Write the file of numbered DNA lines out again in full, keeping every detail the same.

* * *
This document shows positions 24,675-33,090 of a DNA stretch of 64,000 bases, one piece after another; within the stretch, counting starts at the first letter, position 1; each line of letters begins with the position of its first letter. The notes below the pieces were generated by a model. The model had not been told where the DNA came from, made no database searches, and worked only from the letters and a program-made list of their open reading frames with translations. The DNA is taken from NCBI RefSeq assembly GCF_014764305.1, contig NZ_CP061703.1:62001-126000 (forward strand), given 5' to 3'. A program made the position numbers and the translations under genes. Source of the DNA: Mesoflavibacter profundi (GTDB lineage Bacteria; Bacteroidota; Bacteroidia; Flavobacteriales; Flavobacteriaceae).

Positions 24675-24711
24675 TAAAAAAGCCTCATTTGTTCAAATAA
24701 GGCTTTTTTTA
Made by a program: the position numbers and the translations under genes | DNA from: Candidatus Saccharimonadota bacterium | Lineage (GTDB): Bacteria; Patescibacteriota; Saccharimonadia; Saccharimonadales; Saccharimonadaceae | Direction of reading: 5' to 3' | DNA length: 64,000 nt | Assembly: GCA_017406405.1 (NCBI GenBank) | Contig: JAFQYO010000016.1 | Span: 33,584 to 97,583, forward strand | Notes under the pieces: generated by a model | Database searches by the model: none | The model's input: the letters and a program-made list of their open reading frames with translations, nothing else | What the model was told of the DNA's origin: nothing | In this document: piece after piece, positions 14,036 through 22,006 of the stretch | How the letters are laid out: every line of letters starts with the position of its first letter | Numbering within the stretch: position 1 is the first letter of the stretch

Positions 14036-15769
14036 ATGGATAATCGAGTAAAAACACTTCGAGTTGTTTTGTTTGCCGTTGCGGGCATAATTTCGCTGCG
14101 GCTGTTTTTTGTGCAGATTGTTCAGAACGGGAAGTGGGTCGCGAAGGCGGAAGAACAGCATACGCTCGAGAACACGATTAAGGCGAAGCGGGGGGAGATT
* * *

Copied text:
This document shows positions 24,675-33,090 of a DNA stretch of 64,000 bases, one piece after another; within the stretch, counting starts at the first letter, position 1; each line of letters begins with the position of its first letter. The notes below the pieces were generated by a model. The model had not been told where the DNA came from, made no database searches, and worked only from the letters and a program-made list of their open reading frames with translations. The DNA is taken from NCBI RefSeq assembly GCF_014764305.1, contig NZ_CP061703.1:62001-126000 (forward strand), given 5' to 3'. A program made the position numbers and the translations under genes. Source of the DNA: Mesoflavibacter profundi (GTDB lineage Bacteria; Bacteroidota; Bacteroidia; Flavobacteriales; Flavobacteriaceae).

Positions 24675-24711
24675 TAAAAAAGCCTCATTTGTTCAAATAA
24701 GGCTTTTTTTA
Made by a program: the position numbers and the translations under genes | DNA from: Candidatus Saccharimonadota bacterium | Lineage (GTDB): Bacteria; Patescibacteriota; Saccharimonadia; Saccharimonadales; Saccharimonadaceae | Direction of reading: 5' to 3' | DNA length: 64,000 nt | Assembly: GCA_017406405.1 (NCBI GenBank) | Contig: JAFQYO010000016.1 | Span: 33,584 to 97,583, forward strand | Notes under the pieces: generated by a model | Database searches by the model: none | The model's input: the letters and a program-made list of their open reading frames with translations, nothing else | What the model was told of the DNA's origin: nothing | In this document: piece after piece, positions 14,036 through 22,006 of the stretch | How the letters are laid out: every line of letters starts with the position of its first letter | Numbering within the stretch: position 1 is the first letter of the stretch

Positions 14036-15769
14036 ATGGATAATCGAGTAAAAACACTTCGAGTTGTTTTGTTTGCCGTTGCGGGCATAATTTCGCTGCG
14101 GCTGTTTTTTGTGCAGATTGTTCAGAACGGGAAGTGGGTCGCGAAGGCGGAAGAACAGCATACGCTCGAGAACACGATTAAGGCGAAGCGGGGGGAGATT